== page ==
Retired, Rewired is the story of long-time resident Wheeler’s journey to proud and exuberant elderhood in Ubud. Wheeler is perhaps best known for her popular Greenspeak column in the Bali Advertiser under the pen name ‘Ibu Kat.’   She is also the author of Bali Daze (2009), a collection of her   experiences living in Ubud for more than 16 years. This new book of captivating and informative stories are addenda to that earlier book in which she settles into her adopted country, builds houses, engages local help, networks with neighbors and deals with the personalities of outlandish pets and random wildlife living all around her.

Since 2002, Wheeler lived in a small banjar near Pura Dalem Puri in the southern Ubud suburb of Tebesaya, spending most days barefoot in a sarong and seldom venturing south of Mas. In a sense the book is an elegy to Ubud’s passage through successive throes of change from a dusty little country village, which she first visited in 1969, to the still delightfully comatose town in 1992 on her second visit to the slow, sweet and sleepy Ubud of 18 years ago when she finally took up permanent residence. She has since lived through the 2002 terrorist bombing when this cultural capital of Bali became a bankrupt ghost town, its world’s discovery beginning around 2010, right up until recent times when traffic jams, hordes of tourists and astronomical real estate prices foretold an irreversible tipping point to come.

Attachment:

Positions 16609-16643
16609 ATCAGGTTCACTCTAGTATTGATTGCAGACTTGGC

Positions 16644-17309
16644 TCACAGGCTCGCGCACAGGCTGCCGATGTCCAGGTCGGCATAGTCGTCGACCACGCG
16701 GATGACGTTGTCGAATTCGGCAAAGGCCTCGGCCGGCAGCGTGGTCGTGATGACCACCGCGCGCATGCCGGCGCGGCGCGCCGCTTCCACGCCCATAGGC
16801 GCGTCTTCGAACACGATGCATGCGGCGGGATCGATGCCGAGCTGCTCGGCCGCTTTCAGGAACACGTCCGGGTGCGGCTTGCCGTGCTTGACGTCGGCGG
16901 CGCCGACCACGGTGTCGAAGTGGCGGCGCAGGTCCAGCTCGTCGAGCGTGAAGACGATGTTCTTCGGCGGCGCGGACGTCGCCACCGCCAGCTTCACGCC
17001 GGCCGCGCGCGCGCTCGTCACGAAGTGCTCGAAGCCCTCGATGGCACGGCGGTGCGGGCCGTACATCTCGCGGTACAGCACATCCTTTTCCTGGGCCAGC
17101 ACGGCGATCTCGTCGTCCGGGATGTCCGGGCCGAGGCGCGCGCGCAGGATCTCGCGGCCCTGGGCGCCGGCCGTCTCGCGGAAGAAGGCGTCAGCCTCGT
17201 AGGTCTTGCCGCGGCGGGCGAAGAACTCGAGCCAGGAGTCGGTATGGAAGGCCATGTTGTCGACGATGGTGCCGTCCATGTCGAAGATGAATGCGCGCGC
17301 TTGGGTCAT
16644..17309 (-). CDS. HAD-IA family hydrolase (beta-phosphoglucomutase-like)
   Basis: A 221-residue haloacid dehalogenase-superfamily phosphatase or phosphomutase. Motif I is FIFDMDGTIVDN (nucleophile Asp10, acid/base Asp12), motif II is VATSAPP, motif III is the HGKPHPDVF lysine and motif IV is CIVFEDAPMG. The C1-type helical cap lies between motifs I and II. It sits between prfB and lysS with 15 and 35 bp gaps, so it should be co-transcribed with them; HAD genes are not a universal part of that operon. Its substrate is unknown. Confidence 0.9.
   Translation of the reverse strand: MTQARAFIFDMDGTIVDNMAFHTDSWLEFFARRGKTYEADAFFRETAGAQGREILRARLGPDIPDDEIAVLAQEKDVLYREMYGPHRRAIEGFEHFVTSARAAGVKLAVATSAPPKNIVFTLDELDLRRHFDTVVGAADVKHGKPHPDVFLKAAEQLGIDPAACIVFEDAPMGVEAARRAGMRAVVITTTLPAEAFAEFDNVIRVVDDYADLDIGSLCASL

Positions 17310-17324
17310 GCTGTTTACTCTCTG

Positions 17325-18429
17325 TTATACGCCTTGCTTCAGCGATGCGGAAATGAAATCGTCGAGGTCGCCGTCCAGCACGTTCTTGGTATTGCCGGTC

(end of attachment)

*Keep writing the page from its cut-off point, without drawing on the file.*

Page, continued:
The book is required reading for anyone ever considering any kind of semi-rural farming enterprise on Bali. In her visceral connection with the human community and sharp observations of the natural world and life cycles happening around her, the book is not unlike a farmer’s almanac, a careful journal of gardening, outdoor pastimes, raising poultry and dogs, huddling under wild tropical storms, the loss of a beloved avocado tree and other arcana and general information that would be useful or amusing to other Asian-based homesteaders as for that matter any expat of all ages living in the tropics.